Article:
In August and September, flies are really bugging livestock. David Boxler, Nebraska Extension entomology educator, says that it isn’t that uncommon in September to notice several thousand flies buzzing around and landing on cattle.
At a recent Nebraska Extension stocker and yearling cattle workshop and tour near Nenzel, Neb., Boxler told cattle producers that late last summer, flies were a problem for livestock, and this year shapes up to be the same way.
There are three types of flies that hit cattle in Nebraska. Each type has its own distinct properties and offers its own challenges.
Horn flies are a continuous challenge for cattle producers. “It’s typical in late summer, particularly in September, to commonly see both sides of an animal with several thousand flies,” Boxler says. “The impact of these is significant.”
Horn flies have piercing mouthparts that are able to draw blood from the animal where they feed. “The horn flies develop in manure and have a high rate of movement among animals within the herd,” Boxler says. “The only time that they leave the animal is when the female leaves to deposit her eggs in fresh manure. Day and night, they are on the animal, and they feed during the night. They can feed up to 31 times a day.”
This can be a problem for producers, especially if they have a neighbor 3 or 4 miles away who does no fly control. “Flies generated in his pasture and manure, when they hatch, can move toward your cattle,” Boxler says. “They are also aided in migration by the wind.”
It is estimated that horn flies cause in excess of $1 billion in lost productivity on a national scale. “They have an impact on milk production and weaning weights, so it is significant for many of us to deal with,” Boxler explains. “Economic injury levels start to impact production of an animal when there are 200 flies on an animal. If you count the flies on each side of the animal, it doesn’t take many flies to reach economic injury level.”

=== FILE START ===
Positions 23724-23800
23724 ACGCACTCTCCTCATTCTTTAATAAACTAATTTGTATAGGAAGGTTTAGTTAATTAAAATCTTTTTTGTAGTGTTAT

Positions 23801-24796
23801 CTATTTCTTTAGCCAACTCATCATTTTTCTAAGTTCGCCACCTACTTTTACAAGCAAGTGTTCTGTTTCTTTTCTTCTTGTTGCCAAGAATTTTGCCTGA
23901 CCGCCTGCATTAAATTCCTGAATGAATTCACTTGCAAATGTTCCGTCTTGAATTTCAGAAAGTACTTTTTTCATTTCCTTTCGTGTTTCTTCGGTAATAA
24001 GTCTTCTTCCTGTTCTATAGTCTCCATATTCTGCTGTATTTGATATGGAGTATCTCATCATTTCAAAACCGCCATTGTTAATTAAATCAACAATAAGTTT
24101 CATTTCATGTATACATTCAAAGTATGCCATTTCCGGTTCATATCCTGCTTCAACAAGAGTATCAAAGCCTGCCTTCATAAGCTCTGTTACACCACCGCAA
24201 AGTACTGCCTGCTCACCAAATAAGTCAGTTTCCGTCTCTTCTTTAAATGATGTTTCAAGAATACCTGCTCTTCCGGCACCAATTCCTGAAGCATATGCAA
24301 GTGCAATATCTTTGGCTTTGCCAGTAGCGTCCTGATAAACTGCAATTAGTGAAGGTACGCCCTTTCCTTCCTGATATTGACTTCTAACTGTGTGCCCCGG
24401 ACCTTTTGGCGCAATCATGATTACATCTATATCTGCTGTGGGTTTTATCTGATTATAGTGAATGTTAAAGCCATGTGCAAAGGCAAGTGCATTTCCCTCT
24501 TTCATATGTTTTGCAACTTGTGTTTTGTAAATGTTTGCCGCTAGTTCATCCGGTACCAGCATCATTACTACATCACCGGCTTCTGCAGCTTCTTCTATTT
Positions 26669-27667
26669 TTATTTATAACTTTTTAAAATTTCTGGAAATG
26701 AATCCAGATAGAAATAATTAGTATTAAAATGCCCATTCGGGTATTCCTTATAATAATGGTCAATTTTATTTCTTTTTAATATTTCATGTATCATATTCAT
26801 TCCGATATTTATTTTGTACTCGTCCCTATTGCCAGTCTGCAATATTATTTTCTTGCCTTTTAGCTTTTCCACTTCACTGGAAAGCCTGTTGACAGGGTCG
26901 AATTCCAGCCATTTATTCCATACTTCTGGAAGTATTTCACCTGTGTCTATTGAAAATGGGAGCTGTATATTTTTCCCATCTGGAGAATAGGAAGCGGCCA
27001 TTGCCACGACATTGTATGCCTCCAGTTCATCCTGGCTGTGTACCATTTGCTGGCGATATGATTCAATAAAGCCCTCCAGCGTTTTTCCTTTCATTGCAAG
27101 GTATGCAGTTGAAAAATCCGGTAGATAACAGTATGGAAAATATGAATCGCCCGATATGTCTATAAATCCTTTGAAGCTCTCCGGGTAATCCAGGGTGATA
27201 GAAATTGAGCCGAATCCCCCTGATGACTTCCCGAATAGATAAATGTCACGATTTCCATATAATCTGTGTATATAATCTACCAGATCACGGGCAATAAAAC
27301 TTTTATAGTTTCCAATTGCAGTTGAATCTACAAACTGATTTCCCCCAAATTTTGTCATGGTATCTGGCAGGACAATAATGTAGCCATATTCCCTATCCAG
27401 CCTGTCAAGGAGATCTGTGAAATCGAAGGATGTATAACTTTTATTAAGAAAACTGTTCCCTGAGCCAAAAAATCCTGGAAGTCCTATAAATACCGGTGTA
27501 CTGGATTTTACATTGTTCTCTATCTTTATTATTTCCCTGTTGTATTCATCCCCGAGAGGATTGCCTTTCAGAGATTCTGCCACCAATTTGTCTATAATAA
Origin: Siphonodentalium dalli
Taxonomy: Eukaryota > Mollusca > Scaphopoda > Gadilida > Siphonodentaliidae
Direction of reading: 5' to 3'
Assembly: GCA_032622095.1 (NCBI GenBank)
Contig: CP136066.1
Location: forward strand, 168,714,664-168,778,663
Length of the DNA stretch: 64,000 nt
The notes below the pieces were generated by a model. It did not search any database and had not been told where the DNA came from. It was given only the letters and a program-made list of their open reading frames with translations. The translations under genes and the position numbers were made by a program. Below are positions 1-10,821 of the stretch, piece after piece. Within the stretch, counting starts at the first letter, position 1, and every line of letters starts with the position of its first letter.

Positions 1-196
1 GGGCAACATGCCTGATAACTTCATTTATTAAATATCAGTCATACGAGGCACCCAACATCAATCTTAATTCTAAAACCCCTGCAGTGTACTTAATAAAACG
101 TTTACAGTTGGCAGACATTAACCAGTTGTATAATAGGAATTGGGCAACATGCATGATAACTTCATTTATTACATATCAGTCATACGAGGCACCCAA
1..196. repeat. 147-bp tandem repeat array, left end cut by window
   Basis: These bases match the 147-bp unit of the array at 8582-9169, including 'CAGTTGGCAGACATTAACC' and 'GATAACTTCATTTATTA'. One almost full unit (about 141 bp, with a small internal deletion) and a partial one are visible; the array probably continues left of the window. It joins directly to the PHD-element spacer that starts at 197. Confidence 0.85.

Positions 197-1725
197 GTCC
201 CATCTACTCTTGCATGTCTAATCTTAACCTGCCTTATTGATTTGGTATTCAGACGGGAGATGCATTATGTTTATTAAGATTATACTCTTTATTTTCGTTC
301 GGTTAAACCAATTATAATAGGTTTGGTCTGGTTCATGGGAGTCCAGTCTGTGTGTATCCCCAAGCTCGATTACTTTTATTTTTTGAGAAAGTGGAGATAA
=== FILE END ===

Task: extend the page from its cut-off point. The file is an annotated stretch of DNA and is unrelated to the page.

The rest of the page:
While economic injury starts at 200 flies, it isn’t that unusual to see 3,000 flies per animal, especially in September. “If you had that kind of population on an animal for 90 days, the blood loss would be close to 1 gallon, so small amounts do add up,” Boxler adds.
Historically, face flies have been more of a problem in eastern Nebraska, because of more moisture. “Our weather patterns change over time, give more rains and more changes,” Boxler says. “The Sandhills have been too dry historically, but we’re seeing that change now, and we might start to see this fly expand its range into the Sandhills.”
Because the female fly picks up proteins and takes her meals from the eye of the animal, her mouthparts can scarify the eye, and she can serve as a vector for pinkeye.
“That’s the issue with this fly,” Boxler says. “You have to bring an animal with pinkeye in to treat it, or give it multiple treatments, or the eye could ulcerate and the animal could lose the eye.”
Stable flies have been confined to south of the Platte River over the years. But, just like face flies, stable flies have expanded their region.
“If you see cows bunched up in the corners of pastures, stable flies are the cause of this,” Boxler says. “The flies feed on the legs and lower belly and cause a great deal of irritation.”
Animals continue to stomp and move closer together as a defense mechanism against stable flies. Stable flies are different from horn and face flies because they do not develop in manure, but rather in organic matter. Piles of old hay around round bale feeders, in wet debris or grass cuttings are prime spots for development.
As animals congregate to defend against stable flies, they can knock fences over. When cattle try to drink, stable flies hover above the water and continue to feed. After feeding on the animal, these flies seek shade.
If cattle rest in the shade of trees in the afternoon, it isn’t uncommon to hear the buzzing of stable flies resting on the underside of tree leaves, Boxler says. “You will see them on windmills and even on the underside of barbed wire,” he adds.
They disrupt grazing patterns and cost pounds of gain per day in the herd, Boxler says. “You commonly see 20 to 30 flies per leg on the animal, and that makes it difficult to treat,” he explains. “The methodology we use to control face and horn flies does not reach the leg area.”
Prevention is one of the best ways to control stable flies by spreading out old wet hay to dry it out and remove a prime area for their development. “Sanitation or moving the material out helps,” Boxler says. “There are also granular larvicides that you can sprinkle on the wet organic matter to reduce their numbers.”
To learn more about fly control and research, email Boxler at [email protected].